North Yorkshire Police came into being back in 1974, although the North Riding of Yorkshire Constabulary dates back to 1856.
The development of policing in England from 1750 can be roughly divided into three phases.
Initially, between about 1750 and 1850, what has become known as the 'Old' Police was in operation. This was a system of amateur/semi-professional parish constables and night watchmen.
While reputedly ineffective, this system actually worked remarkably well in some areas. Then, in the latter half of the nineteenth century, following the setting up of the Metropolitan Police in 1829, a more consistently professional system - the so-called 'New' Police - was developed. It took almost thirty years of experimentation to consolidate this new style of policing, and there have been numerous debates about its purpose among historians. Some argue that it was a rational response to rising crime in rapidly-growing cities, while others claim that it was in fact a tool via which the middle classes ensured the sanctity of their newly-earned property, and point to its 'social control' function.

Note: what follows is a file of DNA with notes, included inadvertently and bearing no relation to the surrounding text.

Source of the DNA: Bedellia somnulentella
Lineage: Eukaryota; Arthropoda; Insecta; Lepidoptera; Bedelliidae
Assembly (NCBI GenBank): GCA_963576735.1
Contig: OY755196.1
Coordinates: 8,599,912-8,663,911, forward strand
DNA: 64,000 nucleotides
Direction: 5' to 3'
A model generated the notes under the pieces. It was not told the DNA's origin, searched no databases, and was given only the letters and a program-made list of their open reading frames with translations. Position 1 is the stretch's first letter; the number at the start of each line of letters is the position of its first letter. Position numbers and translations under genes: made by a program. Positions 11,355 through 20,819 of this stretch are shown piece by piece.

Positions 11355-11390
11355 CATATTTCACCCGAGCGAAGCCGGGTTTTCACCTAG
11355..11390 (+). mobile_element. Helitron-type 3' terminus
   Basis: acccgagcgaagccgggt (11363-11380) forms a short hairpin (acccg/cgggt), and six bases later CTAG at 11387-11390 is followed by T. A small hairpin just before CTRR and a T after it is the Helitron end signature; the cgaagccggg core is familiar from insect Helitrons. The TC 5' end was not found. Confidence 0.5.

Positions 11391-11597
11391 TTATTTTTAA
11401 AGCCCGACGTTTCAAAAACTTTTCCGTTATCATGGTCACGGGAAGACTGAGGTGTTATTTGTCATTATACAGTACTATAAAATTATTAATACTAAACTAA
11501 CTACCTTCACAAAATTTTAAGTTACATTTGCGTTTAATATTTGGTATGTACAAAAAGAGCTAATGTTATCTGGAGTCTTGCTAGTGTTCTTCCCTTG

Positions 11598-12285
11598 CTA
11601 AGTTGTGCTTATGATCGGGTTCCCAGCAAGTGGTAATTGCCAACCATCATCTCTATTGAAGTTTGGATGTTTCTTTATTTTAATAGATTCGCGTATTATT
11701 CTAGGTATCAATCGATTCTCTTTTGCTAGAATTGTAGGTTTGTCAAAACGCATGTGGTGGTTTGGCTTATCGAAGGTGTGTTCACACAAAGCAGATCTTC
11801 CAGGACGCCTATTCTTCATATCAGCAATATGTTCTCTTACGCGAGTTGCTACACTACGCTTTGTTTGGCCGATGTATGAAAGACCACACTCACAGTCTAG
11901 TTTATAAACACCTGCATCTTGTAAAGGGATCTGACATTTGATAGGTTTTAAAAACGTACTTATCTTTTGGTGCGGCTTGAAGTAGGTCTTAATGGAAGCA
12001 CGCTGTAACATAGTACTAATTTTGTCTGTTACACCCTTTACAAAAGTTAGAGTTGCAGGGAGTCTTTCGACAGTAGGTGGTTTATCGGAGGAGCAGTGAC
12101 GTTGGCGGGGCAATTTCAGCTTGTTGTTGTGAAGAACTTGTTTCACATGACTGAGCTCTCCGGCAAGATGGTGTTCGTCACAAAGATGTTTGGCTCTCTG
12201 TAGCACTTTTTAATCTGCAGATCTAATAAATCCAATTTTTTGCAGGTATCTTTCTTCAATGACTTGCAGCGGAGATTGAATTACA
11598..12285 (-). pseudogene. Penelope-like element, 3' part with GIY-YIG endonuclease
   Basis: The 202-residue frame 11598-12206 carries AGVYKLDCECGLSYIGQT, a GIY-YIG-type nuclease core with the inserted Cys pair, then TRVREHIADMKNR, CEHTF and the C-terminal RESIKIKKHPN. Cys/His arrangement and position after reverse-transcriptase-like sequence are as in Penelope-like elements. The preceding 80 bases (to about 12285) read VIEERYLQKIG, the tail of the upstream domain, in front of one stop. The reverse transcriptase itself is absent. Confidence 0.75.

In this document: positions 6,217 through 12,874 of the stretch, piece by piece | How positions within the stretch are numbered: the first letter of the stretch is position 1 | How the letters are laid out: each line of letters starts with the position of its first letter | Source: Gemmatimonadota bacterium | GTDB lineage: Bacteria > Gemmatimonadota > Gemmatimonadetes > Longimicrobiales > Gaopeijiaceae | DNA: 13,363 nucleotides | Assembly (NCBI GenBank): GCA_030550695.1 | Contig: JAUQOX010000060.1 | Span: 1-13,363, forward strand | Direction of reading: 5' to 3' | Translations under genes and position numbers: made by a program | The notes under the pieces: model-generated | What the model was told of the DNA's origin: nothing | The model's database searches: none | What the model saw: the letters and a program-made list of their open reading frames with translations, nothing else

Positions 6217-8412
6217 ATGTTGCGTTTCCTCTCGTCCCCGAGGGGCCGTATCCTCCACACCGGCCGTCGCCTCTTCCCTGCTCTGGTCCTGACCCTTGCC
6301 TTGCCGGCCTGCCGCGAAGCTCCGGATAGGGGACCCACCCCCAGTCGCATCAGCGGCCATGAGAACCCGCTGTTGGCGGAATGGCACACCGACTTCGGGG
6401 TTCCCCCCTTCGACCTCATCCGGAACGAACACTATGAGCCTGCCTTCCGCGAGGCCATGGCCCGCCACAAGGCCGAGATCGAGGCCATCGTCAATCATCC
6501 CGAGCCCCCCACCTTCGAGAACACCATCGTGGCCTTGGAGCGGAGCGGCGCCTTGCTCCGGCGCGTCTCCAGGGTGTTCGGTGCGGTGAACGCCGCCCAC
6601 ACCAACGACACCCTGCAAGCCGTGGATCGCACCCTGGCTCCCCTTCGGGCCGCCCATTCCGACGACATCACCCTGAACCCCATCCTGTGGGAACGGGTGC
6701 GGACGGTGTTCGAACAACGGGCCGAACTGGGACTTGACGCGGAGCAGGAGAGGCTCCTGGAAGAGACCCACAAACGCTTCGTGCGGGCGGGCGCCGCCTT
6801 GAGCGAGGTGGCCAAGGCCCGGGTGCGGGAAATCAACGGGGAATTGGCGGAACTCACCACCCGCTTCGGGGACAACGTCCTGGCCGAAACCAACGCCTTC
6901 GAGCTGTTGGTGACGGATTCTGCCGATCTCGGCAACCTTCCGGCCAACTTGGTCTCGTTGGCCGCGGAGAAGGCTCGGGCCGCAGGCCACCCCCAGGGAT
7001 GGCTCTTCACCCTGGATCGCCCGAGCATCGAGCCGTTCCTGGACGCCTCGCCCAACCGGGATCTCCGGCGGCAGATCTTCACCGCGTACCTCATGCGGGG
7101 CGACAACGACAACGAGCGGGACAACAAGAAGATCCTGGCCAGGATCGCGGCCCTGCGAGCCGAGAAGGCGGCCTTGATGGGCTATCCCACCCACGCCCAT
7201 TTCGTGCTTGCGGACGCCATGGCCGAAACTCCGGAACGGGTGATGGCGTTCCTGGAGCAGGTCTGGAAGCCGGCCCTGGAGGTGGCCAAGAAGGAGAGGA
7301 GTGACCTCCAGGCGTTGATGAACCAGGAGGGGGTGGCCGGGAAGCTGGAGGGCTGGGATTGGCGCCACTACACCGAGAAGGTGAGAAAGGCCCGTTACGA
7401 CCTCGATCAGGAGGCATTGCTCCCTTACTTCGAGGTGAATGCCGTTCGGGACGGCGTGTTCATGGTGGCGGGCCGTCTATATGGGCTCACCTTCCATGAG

By 1870, however, the new system was firmly established, leading to what has popularly been conceived of as a 'Golden Age' of policing, between about 1890 and 1950. Yet police forces went through many further changes during this period, and struggles with the Home Office over centralisation, often violent clashes with demonstrators and pickets and disputes over pay and were at least as typical as the amiable approach of TV's 'Dixon of Dock Green'.
The North Riding Constabulary was established on 14 October 1856, and consisted of a Chief Constable and 50 men of all ranks.
North Yorkshire Police came into being in 1974, made up of parts of the York and North East Yorkshire Police with parts of the West Riding Constabulary.